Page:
Bird watch: Endangered bustard spotted in Dadri
It was a once-in-a-lifetime click for Greater Noida resident Rajeev Ranjan who recently managed to snap a photo of the endangered Lesser Florican at the Dadri Wetlands in Ghaziabad. It’s only the third time the bird has been spotted in the NCR area in the last 100 years.delhi Updated: Jul 25, 2014 23:57 IST
It was a once-in-a-lifetime click for Greater Noida resident Rajeev Ranjan who recently managed to snap a photo of the endangered Lesser Florican at the Dadri Wetlands in Ghaziabad. It’s only the third time the bird has been spotted in the NCR area in the last 100 years.
Ranjan’s trip to the wetlands wasn’t even planned. He had gotten off work early last Thursday and had decided to use the free time to do what he loved most – birdwatching. He couldn’t believe his luck when the bird, belonging to the Bustard family, jumped out from the tall grass.
“I saw it taking a leap and as soon as it landed I clicked a picture. It was a once in a lifetime opportunity,” said an overjoyed Ranjan.Known for making long parabolic leaps in grasslands, the Lesser Florican is found mostly in Rajasthan, Gujarat and north-west Maharashtra. Its numbers have plummeted due to destruction of grasslands, delayed monsoons and over hunting. According to official figures only 1,500 now remain in India.
Delhi Birds – a group of scientists and birdwatchers – said that in a period of just seven years (1982-89), the Lesser Florican population fell by 60%. “It has been listed as an endangered species by International Union for Conservation of Nature,” said Surya Prakash, an environmentalist and an avid birdwatcher.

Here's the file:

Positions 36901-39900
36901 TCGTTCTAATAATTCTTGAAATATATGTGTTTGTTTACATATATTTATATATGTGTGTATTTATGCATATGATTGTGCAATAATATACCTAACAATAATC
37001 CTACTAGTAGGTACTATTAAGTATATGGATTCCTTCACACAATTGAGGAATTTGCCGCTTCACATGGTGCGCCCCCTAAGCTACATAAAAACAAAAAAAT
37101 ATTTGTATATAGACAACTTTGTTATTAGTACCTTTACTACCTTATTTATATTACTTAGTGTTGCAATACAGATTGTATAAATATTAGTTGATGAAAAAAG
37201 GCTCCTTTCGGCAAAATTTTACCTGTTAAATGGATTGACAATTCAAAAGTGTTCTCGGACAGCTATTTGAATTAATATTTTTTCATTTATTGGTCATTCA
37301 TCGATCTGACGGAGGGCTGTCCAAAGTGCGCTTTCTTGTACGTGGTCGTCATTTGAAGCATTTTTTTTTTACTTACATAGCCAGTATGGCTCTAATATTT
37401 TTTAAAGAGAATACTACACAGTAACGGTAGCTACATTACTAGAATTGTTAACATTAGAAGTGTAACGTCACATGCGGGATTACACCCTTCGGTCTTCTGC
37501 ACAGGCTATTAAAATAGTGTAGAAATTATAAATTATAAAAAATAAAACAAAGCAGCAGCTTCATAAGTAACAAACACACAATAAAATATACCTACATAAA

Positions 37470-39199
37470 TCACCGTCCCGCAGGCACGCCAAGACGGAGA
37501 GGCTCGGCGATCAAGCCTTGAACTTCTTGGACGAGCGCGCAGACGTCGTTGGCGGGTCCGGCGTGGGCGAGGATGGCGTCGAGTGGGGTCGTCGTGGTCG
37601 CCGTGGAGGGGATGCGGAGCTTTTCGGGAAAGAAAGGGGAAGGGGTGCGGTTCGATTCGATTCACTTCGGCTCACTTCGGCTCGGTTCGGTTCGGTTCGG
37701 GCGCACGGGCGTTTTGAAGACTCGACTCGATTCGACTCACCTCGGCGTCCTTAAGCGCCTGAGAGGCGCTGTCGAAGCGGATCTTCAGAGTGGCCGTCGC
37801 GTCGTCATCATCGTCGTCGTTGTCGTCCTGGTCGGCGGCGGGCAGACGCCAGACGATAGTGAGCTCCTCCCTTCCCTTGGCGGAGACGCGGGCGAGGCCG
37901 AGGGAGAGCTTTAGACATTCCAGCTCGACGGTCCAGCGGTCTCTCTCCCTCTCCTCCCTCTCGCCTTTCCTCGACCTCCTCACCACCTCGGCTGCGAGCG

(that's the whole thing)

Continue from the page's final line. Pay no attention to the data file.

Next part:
“It was hunted for food and as a sport in the manner of clay pigeon hunting as it jumps in a pyramid pattern,” Prakash added.
Efforts were taken to save the bird and in 1983 Rajasthan declared a ban on hunting it. Madhya Pradesh earmarked two sanctuaries for its protection in Sailana and Sardarpur.
The bird was first spotted around Delhi in 1914 by an Englishman called Whistler. It remained elusive for nearly 92 years before it was finally spotted again in 2006 – this time too by a Britisher, ornithologist Bill Harvey.
What makes Ranjan’s sighting unusual is that the monsoon season is the bird’s mating period and Delhi or the nearby areas are not its breeding grounds. During this period, the male jumps up to two metres high to attract females. “It’s a shy bird but jumps only when it has to attract a female or check for predators,” said Ranjan.
Throngs of birdwatchers flooded the wetlands on July 19 and 20 after news broke about the spotting but the rare bird was not sighted again.